Ben Higgins is the most famous software salesman in America. The six-foot-five graduate of Indiana University loves children and the Chicago Cubs. He also stars on this season’s The Bachelor. And he is a strong evangelical Christian.
You wouldn’t know the last fact from watching the show, however.
According to Slate‘s Ruth Graham, Higgins makes his faith clear—he blogs about Jesus, quotes Christians on his Instagram, and wears a tattoo of Proverbs 16:3. But the show’s producers blur or minimize his commitment to Christ, so viewers get only a glimpse of generic religion as they follow his story. And they don’t know that Ben plans to abstain from sex until he is married.
Why is his faith so secret on the show? I could not find any information about the personal faith of Mike Fleiss, the show’s producer. But his goal for The Bachelor is clear: to attract as many viewers as possible. Fleiss says the average Bachelor sleeps with three women each season. This is clearly part of the show’s allure.
Unfortunately, biblical morality doesn’t draw an audience.
It makes sense that genuine faith wouldn’t sell in today’s culture. Deadpool, an R-rated superhero action movie, leads the box office. Game of Thrones, known for its violence and nudity, is the most popular television show. People characterized by “love, joy, peace, patience, kindness, goodness, faithfulness, gentleness, self-control” (Galatians 5:22–23) don’t generate much controversy.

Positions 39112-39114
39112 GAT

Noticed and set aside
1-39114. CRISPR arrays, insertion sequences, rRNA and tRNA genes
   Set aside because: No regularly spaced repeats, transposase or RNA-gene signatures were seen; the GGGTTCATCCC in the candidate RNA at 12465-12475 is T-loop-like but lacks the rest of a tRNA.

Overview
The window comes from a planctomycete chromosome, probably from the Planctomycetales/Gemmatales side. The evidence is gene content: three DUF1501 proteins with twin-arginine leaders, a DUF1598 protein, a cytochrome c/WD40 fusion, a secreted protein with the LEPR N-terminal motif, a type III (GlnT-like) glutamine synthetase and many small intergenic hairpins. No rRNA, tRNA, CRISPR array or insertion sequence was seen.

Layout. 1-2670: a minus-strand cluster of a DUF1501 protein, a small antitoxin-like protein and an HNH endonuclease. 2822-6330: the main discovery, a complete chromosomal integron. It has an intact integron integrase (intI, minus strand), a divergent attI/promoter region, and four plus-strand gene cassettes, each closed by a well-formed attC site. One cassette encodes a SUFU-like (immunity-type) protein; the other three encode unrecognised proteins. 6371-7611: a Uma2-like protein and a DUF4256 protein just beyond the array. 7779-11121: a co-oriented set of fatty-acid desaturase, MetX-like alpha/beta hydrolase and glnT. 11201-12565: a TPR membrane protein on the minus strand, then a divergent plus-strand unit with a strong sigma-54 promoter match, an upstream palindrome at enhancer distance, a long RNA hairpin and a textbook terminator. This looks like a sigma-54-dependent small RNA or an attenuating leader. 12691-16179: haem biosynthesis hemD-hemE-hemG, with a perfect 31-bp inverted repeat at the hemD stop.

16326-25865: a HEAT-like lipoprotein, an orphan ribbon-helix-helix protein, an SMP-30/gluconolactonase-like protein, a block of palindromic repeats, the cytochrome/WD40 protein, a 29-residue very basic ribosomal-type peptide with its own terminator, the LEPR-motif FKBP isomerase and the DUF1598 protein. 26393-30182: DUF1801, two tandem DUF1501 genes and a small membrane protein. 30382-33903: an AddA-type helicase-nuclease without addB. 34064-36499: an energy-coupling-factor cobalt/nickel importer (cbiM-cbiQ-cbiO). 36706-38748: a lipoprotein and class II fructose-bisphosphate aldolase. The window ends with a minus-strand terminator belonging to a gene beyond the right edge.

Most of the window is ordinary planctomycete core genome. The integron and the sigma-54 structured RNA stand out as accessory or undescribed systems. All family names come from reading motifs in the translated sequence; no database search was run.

As a result, the larger culture seldom sees true Christianity. Ministers make headlines when they fail; denominations make the news when they split. And people who don’t go to church don’t know what happens to those who do.
What do we do? What faithful Christians in faithless cultures have always done.
I recently read The Insanity of God by Nik Ripken, an expert on the persecuted church. He interviewed more than 700 persecuted believers in seventy-two countries. Of all the incredible stories he shares, this statement from an Eastern European pastor who was jailed for his faith especially struck me: “Don’t ever give up in freedom what we would never have given up in persecution!”
If you pay a price to take Christ to your culture today, you will not know on earth the significance of your sacrifice in heaven. But mark this: The more courageous your faith, the more powerful its impact—now and forever.